My friend, Briana, has been hitting it out of the park with her posts at Off the Page:
My friend Meredith’s piece over at You Are Here Stories anticipating the birth of her (now newly arrived!) daughter.
I also really enjoyed this hilarious song from Flight of the Conchords called “Woo a Lady.” It’s not a new song, I just had never heard it before. The sound quality on this video isn’t great, but if you use headphones you should be able to catch the lyrics, which are hysterical.

What I’m Writing:

Nothing except for articles for Modernize, which are backlogged so not many have been published. I did share this piece on de-cluttering using the Kon Mari Method  and this piece on Modern Style 101.

What I’ve Been Up To:

Working. All the time. When you have five different jobs, there is always something to do. Most recently, Jonathan and I got jobs working at the new minor league baseball stadium in town. We work as club level and suite servers for the people who are fancy enough to rent out suites, though last week I ended up working in a beer booth pouring beers and working the cash register. It was extremely busy, but I made great tips, so I’m not mad. Although my uniform of a polo shirt tucked into khakis with a belt does make me look like a chubby zoo keeper.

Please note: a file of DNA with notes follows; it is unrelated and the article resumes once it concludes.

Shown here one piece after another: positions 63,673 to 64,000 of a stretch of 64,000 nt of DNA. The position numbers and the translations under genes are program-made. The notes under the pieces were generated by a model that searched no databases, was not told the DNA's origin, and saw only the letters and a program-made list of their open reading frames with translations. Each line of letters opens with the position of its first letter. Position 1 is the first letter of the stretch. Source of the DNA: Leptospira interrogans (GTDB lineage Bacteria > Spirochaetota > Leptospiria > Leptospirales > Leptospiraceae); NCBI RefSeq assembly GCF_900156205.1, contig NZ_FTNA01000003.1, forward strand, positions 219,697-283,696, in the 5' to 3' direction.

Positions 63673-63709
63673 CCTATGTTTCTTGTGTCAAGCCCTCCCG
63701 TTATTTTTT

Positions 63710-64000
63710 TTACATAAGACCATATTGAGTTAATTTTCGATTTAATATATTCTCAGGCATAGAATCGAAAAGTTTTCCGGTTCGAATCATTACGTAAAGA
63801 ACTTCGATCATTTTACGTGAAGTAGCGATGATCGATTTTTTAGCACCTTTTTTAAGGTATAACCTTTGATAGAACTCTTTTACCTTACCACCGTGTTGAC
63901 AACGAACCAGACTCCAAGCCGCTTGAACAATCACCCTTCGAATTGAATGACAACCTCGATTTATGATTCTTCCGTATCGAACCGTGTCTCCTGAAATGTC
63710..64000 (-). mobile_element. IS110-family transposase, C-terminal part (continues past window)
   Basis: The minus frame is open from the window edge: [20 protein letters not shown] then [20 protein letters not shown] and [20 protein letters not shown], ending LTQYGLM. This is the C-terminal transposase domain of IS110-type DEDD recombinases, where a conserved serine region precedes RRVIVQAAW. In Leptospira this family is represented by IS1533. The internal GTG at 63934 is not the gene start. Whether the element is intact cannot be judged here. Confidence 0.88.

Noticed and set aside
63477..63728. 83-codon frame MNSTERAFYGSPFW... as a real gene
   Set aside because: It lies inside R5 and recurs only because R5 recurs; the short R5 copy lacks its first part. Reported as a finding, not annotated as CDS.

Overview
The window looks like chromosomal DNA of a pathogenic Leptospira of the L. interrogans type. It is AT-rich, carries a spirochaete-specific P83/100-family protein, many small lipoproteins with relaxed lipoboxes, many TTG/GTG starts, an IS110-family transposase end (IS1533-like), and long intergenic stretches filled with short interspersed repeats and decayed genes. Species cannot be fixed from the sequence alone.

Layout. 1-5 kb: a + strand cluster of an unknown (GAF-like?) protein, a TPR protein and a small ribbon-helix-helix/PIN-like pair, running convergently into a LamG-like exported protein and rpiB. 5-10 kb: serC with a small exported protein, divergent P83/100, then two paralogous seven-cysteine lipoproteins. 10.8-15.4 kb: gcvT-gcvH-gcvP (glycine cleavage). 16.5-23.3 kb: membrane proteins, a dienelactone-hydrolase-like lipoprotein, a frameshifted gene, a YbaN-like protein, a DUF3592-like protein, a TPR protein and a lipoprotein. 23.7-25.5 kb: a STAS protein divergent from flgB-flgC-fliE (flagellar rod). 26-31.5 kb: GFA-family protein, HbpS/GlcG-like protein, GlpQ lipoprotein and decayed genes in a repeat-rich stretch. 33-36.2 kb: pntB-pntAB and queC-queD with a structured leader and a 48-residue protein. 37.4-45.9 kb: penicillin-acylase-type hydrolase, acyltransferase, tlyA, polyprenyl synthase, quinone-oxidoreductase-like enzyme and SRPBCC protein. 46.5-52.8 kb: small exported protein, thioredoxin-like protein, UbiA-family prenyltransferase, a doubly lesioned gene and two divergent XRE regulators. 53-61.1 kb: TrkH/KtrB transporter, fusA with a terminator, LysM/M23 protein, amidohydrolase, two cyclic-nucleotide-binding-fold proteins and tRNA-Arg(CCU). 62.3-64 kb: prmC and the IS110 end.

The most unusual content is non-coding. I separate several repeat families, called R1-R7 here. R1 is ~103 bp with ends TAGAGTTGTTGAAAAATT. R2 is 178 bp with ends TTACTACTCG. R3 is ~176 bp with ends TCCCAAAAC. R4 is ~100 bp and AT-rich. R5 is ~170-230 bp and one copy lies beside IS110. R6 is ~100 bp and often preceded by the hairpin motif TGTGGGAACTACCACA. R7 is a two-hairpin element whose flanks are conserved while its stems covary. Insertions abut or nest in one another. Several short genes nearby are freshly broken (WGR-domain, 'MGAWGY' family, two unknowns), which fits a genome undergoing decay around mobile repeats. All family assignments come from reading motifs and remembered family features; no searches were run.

We spent most of our April weekends in Charlotte for one reason or another. At the beginning of the month we took a last-minute Friday night drive up to meet up with friends from college who we hadn’t seen for years. They were in Charlotte for an event and it was great to catch up with them and meet their adorable kids.